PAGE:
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Answer the questions quickly... so you don't look like a liar!

Répondre vite aux questions pour ne pas passer pour un menteur
Published on
14 May 2021

Assessing how trustworthy others are is an integral part of our social interactions. Recent research by The American Psychological Association shows that the speed of a response to a question is an important indicator by which people assume the credibility of the speaker. How to not look like a liar when you simply thinking of a response?

Ignazio Ziano is a professor and researcher in the marketing department at Grenoble Ecole de Management, specializing in consumer psychology. A psychologist by trade and with a doctorate in marketing, he is the co-author of a groundbreaking study, Slow Lies: Response delays promote perceptions of insincerity, conducted with D. Wang, James Cook University, Singapore, and published in February 2021 in the Journal of Personality and Social Psychology.

Your research points out that when we pause - even for a few seconds - before answering a question, our answer is perceived as less credible than if we had answered immediately. Why is this a subject of study?

Our research is based on a series of studies previously conducted in the field of consumer social psychology. We were first interested in the effects of our behaviors, including our choices, on others. In other words, what others think when they observe us. Because, in fact, many factors have an impact on the judgment that others make of us. For example: in 2018, we published an article that pointed out that a person who chooses a product favored by a majority of individuals, will be perceived as smarter than a person who buys a product chosen by a minority.

What were the details of your experimental studies, which involved over 7,500 people?

We conducted a total of 14 studies between 2018 and 2020 in the United States, the United Kingdom, and France, with participants divided into two groups each time. The focus was on the speed of response to questions on different subjects.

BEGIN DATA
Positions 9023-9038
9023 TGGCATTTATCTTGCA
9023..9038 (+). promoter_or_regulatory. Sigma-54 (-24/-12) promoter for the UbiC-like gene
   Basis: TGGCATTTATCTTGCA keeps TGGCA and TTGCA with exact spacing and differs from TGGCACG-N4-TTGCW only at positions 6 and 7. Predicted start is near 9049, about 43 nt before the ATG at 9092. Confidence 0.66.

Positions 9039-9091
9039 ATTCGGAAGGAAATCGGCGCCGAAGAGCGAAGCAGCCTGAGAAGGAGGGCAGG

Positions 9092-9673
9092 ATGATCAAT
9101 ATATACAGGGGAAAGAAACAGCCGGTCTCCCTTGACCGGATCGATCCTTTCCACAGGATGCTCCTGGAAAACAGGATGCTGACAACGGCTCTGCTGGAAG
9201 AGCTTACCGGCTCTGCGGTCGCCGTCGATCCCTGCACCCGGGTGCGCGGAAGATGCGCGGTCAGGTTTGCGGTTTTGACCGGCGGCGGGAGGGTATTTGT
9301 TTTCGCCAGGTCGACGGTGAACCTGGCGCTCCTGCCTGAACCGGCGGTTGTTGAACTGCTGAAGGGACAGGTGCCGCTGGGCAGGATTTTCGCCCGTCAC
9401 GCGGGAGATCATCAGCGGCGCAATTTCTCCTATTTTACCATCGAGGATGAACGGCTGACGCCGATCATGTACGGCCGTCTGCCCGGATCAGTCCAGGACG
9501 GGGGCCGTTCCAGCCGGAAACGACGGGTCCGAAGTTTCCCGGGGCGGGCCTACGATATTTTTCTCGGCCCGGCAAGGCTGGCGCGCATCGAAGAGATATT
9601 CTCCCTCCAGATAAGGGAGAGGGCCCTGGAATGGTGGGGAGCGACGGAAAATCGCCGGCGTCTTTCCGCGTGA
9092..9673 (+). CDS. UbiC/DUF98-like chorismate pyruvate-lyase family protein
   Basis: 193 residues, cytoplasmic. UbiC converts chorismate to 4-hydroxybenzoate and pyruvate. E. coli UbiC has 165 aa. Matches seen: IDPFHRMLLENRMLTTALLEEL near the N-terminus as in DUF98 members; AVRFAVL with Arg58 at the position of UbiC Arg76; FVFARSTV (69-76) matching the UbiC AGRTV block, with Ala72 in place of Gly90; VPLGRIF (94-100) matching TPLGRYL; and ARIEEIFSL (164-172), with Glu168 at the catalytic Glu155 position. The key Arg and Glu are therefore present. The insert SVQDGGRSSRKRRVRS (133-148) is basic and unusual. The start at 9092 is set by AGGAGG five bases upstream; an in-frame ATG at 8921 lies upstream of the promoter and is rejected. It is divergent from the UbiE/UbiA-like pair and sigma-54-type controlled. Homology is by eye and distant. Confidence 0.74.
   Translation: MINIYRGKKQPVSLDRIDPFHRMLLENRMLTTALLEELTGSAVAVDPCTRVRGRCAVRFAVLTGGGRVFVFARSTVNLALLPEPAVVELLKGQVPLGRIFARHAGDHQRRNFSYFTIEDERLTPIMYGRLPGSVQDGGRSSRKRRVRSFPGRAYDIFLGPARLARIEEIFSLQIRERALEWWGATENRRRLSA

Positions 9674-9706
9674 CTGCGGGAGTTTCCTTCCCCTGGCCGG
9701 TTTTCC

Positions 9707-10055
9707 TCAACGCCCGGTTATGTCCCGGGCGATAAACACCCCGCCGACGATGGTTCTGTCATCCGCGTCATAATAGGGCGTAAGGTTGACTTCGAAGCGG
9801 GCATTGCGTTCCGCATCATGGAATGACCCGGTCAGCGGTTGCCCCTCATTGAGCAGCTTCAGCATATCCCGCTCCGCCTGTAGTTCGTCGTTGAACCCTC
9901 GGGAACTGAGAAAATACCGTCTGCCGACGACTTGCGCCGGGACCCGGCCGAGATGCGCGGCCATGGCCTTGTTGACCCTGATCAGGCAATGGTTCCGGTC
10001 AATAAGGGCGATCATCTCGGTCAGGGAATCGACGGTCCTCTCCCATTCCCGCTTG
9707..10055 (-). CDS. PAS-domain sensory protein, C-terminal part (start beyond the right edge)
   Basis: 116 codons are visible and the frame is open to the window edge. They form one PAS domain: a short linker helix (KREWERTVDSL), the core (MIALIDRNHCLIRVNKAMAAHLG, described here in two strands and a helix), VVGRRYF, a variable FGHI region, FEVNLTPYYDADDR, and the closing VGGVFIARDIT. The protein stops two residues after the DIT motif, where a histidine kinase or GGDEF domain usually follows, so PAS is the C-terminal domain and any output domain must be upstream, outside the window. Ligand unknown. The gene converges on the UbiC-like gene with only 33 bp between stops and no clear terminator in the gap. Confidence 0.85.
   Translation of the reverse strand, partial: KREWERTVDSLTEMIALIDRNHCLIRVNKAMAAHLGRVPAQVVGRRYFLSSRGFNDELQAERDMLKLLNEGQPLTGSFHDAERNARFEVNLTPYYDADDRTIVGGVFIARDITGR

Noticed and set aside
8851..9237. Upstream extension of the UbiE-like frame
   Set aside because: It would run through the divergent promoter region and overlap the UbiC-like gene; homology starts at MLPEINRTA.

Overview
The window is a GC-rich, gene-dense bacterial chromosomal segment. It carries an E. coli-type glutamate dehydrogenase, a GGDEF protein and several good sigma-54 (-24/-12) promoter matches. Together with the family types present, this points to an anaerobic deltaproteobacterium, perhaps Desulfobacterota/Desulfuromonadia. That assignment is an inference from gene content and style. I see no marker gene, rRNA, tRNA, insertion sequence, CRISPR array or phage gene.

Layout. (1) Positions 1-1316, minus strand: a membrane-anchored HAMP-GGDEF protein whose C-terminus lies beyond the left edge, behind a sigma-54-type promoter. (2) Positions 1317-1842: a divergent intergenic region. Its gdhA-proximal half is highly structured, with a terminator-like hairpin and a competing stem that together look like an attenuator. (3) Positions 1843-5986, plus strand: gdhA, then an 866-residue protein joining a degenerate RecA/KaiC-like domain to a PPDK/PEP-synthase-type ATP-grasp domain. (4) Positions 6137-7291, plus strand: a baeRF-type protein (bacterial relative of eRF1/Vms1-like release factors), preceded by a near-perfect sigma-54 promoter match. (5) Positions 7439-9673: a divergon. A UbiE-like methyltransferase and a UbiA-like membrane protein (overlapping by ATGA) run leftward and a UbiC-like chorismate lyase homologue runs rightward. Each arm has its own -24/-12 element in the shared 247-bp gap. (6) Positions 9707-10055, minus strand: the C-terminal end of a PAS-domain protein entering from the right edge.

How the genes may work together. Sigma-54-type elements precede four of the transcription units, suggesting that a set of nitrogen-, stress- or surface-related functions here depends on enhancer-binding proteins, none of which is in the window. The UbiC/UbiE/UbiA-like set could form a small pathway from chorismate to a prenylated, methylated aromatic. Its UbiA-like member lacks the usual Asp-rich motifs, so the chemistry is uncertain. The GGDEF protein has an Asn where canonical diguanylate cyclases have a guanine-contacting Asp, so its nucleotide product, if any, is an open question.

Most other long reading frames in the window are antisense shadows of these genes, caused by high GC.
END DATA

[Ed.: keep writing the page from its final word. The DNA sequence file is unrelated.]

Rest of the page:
Participants either listened to an audio clip, watched a video, or read a story from a person answering a simple question, such as: "Did you like that cake that friend baked?", or "did you steal money at work? In each scenario, the response time varied from an immediate response to a delay of 3, 4, 5... to 10 seconds (considered as a late response). Participants then rated the sincerity of the response on a scale.
Studies have shown that the slower you respond, the less credible you appear. And the quicker the response, the more credible you appear. For example, a five-second response time compared to a zero second response time has an effect on credibility.

However, the results of this study must be qualified. Indeed, when the response is judged as "socially undesirable" (e.g., telling your friend that you don't like their cake, or telling your husband that you cheated on him), or judged as "complicated" (e.g., stealing a piece of candy 10 years ago), then the time frame for response did not matter much.

Why do you think the delay in answering questions results in a gain or loss of credibility, and ultimately, such judgment among participants?

A quick answer implies that the responder is expressing a spontaneous thought, and therefore an a priori sincere answer. Conversely, a slower response, even by a few seconds, suggests that the responder is elaborating and "inventing" a response. The participants in these studies do not interpret a longer response time as time needed for reflection, and requiring for example, effort to remember, but as insincerity. Moreover, in this research, the observers, who judge the sincerity of the answers, are in fact basing themselves on their life experiences, and on their presuppositions.

Intuitively, we all tend to think that the longer it takes to answer a question, the less true the content of the answer is... Could the consequences be detrimental during a recruitment process?

We know, psychologically, that the speed of a response has an effect on the perception of sincerity. And, there are indeed consequences on recruitment. Some studies have shown that, on average, quick responses are indeed more sincere, but this is not 100% true! There are many reasons for this including the effects of stress and the time required to understand the question which can lead to a slower response time.

What are your main recommendations?

It is important to make some recommendations to recruiters, especially the need to ignore the delay in answering a question, during a recruitment interview. Better yet, it would be preferable to stop giving spoken interviews, and instead, opt for written work, where the speed of the response is not a factor. In conclusion, it is therefore advisable, in the context of a recruitment decision, not to base one's judgment solely on the time taken to answer questions.

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